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Monday, July 6, 2015

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Rev 13 introduces us to the rise of a new trinity, a parody of the Godhead. The Dragon is Satan, whose original ambition was to be “like the Most High” (Isa 14:14). The beast from the sea mimics Christ: fatally wounded yet rising again, receiving authority, power and a throne from the Dragon, and given authority over the nations for forty-two months (3½ years). Yet he is none other than the blasphemous antichrist. The beast from the earth mimics the Holy Spirit’s activity, bringing fire from heaven and performing miraculous signs.  As the Spirit points to Jesus, this beast points to the antichrist. But in Rev 19:20 he is called the False Prophet, claiming to speak for God but really speaking for another, looking like a lamb but speaking like the Dragon.  

Written over this Axis of Evil and on their followers is the number of the beast, the notorious 666. Jewish numerology considered 7 to be the number of perfection and completeness. God’s number triples that to 777, to reflect His absolute perfection and superiority. The 7th day of the week honors the one true God. But here we have a parody of God, a beast with seven heads and a blasphemous name on each head. Six is man’s number (13:18 NIV), as man was created on the 6th day. The beast’s number, triple-6, reflects man’s attempts to rise to the place of God despite his absolute depravity. Both Paul (2 Thess 2:4) and John (1 Jn 2:18-19) speak of this antichrist arising within the church, but religious robes don’t sanctify human pride and unholy ambition. Nor do they grant permission to persecute those who disagree with them.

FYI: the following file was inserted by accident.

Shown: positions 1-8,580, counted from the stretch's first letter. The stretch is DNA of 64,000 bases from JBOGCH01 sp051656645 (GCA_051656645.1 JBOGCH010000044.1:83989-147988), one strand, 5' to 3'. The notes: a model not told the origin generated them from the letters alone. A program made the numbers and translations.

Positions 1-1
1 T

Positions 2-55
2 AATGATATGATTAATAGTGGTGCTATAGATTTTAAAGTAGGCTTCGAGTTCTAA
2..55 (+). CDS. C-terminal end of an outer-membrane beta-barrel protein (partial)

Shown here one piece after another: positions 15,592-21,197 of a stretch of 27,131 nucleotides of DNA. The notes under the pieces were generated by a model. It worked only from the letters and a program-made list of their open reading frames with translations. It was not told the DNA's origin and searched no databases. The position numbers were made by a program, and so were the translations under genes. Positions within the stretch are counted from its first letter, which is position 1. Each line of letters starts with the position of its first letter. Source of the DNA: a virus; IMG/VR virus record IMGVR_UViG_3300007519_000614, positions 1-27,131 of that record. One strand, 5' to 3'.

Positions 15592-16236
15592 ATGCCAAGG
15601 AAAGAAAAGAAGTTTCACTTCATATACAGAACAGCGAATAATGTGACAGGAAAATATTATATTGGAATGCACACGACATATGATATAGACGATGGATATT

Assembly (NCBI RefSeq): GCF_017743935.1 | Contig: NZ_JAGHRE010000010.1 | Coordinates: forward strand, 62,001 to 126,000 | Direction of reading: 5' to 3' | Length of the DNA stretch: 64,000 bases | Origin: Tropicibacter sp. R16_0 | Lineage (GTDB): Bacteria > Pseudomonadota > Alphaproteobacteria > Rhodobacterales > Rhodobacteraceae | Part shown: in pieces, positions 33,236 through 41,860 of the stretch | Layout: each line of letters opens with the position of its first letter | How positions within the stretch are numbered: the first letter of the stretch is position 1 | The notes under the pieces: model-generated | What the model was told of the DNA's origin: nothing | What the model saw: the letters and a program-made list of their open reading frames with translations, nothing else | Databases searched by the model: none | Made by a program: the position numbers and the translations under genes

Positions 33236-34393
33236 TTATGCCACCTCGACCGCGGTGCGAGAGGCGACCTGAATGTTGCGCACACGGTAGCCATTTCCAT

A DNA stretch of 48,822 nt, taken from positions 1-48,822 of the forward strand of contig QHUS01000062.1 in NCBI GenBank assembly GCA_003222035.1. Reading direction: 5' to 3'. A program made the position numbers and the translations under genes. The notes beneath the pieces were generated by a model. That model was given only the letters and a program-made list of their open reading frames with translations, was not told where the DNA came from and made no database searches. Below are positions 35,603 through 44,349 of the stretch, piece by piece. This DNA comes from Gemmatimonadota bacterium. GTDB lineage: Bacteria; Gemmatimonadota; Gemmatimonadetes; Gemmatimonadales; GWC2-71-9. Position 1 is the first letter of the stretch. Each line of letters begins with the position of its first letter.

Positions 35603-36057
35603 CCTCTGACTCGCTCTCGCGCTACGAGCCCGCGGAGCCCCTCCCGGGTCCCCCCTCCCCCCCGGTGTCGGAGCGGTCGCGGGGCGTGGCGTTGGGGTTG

The antichrist preaches a false gospel and advocates unbiblical laws in the name of God. Every “gospel” that denies or diminishes the central truth of salvation through Jesus alone is a false gospel, and is stamped with the dreaded 666. Anything we might add to the merit of Jesus our Savior, in the hope that God will accept it as our contribution, receives the same mark. To receive God’s stamp of approval, we must live by the hymn that says: “My hope is built on nothing less than Jesus’ blood and righteousness.” 

(Edward Mote) 

 

Garth Bainbridge

Greater Sydney Conference 

Australia